Panic! At The Disco have always been about change and their fifth album is no different.
“The fact that we’re even here, talking about the music that I’ve made is crazy,” starts Brendon Urie
backstage at Reading Festival
. “It blows my mind. It’s the coolest thing in the world.”
Later, following this interview, Panic! At The Disco
return to the main stage nine years after their first time. Despite the nostalgia of the event, “Every time we play a song from the first album, I remember recording it. How I felt then is always something that just rushes back to me,” Brendon is excited by what comes next. There's a finished fifth album that Brendon can't wait to release.
“I think people are going to be really excited,” he begins. “I’m just excited to show people this album because it’s so different. I don’t know how to describe it. Someone asked me which of our previous albums is it most like, and I said the first album. At that moment in time, it was the most exciting shit we’d ever done. We’d never done anything remotely close to that before, and that’s how I feel now. That’s how it felt when I was writing this record.”
Every Panic! Album marks a confident leap forward and that evolution is why the band have retained such relevance.
“I think it’s important for people to make an effort to change, to make a serious effort to do something new,” Brendon explains. “It’s scary because it’s so easy to fall into a pigeonhole where you’re known for one thing and just do it very well all the time. To be able to push yourself forward and reinvent is awesome.”
“There’s a hint of that baroque pop,” says Brendon of album five. “I can’t get too far from that because it’s part of me. Plus my voice hasn’t changed, it’s been the same since I was 18, so that’s a good through.”
“Writing a song on piano and putting it with hip-hop beats is very cool,” ventures Brendon of how the as-of-yet untitled album came together. “I produced a lot of the album. I just sat there, making beats all day, then I’ll go back to it the next day and sing over it. I wrote a song ‘Death Of A Bachelor
’,” he begins before pausing and pointing out, “actually that might be the first time I’ve said that,” highlighting just how fresh the album still is.
“I wrote a song called ‘Death of a Bachelor’ on piano. It’s very jazzy, very Sinatra
-esque so I sung it that way but then put it with this beat that sounds like Beyonce
’s ‘Drunk in Love
’. It’s a bizarre mix but it’s so cool. I‘m really excited for people to hear that and all the songs really because they’re all like that, very different.
As for the lyrics, “it’s more honesty,” says Brendon. “It’s how I felt over the past three years. It’s been a huge change for me, dynamic wise with the band and in my personal life so ‘Death Of A Bachelor’ is succinctly about that. It’s about me putting to bed the past, still having my history but not being that guy anymore. It’s about being so proud that I’ve found someone to spend the rest of my life with. In that sense it’s very romantic in that Sinatra way, but with the mentality of ‘fuck it, I’m done being a bachelor. Let’s kill that part of me and be reborn as a married man. I love it, it’s amazing.”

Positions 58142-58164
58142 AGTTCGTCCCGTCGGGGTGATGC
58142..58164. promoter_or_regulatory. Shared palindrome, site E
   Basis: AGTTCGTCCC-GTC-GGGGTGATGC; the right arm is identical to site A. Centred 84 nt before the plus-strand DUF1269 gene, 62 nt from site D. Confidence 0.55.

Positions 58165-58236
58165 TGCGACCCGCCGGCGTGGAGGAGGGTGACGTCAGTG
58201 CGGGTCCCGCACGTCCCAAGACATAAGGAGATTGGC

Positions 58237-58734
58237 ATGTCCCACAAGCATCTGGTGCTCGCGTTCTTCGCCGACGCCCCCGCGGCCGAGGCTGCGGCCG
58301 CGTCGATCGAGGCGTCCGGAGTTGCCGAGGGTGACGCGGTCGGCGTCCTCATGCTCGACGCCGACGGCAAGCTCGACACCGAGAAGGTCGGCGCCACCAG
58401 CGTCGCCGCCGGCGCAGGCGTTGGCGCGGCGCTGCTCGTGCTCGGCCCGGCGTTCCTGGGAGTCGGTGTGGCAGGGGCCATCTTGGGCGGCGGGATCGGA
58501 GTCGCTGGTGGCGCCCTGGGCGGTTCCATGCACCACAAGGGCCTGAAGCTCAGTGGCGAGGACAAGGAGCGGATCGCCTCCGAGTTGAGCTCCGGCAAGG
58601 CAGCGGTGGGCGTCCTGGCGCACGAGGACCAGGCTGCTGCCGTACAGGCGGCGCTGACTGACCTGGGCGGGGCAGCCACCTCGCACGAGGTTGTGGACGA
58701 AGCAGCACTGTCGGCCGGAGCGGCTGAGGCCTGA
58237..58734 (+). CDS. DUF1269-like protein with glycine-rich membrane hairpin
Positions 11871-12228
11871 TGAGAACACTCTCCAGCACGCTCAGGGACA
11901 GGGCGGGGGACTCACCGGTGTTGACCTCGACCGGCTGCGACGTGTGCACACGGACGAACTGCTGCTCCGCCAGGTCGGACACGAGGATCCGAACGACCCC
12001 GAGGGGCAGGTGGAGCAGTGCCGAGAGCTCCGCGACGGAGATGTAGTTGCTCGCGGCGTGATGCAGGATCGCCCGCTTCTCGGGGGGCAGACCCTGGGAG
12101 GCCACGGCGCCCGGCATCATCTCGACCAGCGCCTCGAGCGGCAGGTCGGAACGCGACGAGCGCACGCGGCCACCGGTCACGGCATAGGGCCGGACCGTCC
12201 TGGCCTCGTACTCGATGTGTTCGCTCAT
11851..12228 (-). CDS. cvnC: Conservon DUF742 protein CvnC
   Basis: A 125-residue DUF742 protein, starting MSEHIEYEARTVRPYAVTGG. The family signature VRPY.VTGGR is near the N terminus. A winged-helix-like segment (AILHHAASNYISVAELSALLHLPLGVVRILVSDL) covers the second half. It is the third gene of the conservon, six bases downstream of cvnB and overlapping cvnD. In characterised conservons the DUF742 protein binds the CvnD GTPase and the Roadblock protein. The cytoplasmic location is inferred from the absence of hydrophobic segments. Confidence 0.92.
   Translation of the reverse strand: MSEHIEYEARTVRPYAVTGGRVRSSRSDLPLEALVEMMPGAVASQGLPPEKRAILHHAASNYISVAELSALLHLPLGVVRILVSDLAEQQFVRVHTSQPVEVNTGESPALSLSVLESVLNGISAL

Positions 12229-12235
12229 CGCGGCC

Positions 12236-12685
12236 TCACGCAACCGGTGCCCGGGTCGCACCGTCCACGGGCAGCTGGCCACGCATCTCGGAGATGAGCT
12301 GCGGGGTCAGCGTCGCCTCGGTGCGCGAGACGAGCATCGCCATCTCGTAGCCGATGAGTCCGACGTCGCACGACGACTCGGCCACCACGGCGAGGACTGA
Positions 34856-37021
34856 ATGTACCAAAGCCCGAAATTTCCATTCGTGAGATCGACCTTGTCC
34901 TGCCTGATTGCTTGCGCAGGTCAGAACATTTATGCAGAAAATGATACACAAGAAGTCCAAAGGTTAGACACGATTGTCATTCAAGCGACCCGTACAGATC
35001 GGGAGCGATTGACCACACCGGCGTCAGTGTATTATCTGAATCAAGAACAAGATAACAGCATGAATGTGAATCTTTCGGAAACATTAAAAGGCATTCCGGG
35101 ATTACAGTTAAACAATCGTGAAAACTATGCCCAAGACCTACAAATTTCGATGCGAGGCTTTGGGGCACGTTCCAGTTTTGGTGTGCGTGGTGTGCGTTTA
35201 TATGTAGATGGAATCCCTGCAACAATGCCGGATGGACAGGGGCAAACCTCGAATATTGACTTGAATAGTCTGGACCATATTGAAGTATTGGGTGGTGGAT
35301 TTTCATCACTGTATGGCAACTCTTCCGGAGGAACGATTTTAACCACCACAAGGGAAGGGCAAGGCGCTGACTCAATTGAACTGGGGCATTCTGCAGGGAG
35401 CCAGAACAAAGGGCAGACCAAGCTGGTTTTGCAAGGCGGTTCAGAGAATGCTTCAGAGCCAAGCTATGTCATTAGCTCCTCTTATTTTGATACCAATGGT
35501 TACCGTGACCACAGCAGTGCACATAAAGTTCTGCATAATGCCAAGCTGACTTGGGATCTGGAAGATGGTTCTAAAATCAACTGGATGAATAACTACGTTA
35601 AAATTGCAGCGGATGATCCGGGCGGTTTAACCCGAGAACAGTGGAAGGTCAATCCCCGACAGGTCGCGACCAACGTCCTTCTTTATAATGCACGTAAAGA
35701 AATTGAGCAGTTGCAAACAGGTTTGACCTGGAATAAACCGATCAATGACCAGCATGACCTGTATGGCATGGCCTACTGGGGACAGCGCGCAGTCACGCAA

This fifth album will be the first full-length with Brendon as the sole member of Panic! At The Disco and that’s had its impacts.
“It used to be a marriage of four guys in the band and now I‘m left alone. It’s a divorce,” he smiles. “That dynamic has change directly. I like to write alone so I just dance around the studio. It’s hard to connect with someone on a deeper level to create something that’s great. It’s why I work with people I already know, so last time I worked with my buddy Jake Sinclair
and our friend Morgan Kibby
who does White Sea Music
. It’s all people I like to be around and feel comfortable with. It really makes it important. A lot of that’s to do with this new album too. There’s another song about that, living in LA and being devoted to a city that I didn’t grow up in but I just feel such a part of.”
Brendon might be alone behind the wheel but the upcoming album is still very much a Panic! album rather than a solo venture.
“It made sense to me at the time to not make a change,” Brendon offers. “The moment it was talked about briefly was when the first two guys left. Spence
and I had spoken about it for a little bit, ‘Do we change the name?’ It was a pretty quick decision, because it still felt like Panic!. It gave us this unwritten law to create whatever - no rules - just do whatever the fuck we wanted. It made us feel free, and I’ve always loved the name anyway. It’s just fun,” he continues. “I just love to see the reaction. What the fuck is that name? It’s not a band name, it’s just a sentence.”
With the album sat at the record label, waiting for a release date, Brendon has a few months to kill before a new tour cycle kicks off. Coincidently, ‘A Fever You Can’t Sweat Out
’ hits ten years this September.
“We’ve talked about a couple of parties. Right now it’s a Piñata filled with various objects that I won’t reveal just yet. I’m talking to three different people, management and whatever. I want to be shot out of a cannon, I want to set myself on fire, I want to do this thing right but we’ll see what happens. Maybe we’ll just do an anniversary show.”
“Originality,” is what Brendon hopes people can hear in his art. “I really hope people hear a uniqueness in the voice I’m trying to create. It’s important to me, just as someone who likes to create, that someone sees something different. They hear the music and they know it’s very much this person,” he offers. “If you can create a certain sound, that’s important. It’s dangerous, but it’s so incredible."
For more from Brendon Urie on 'Death Of A Bachelor', head here.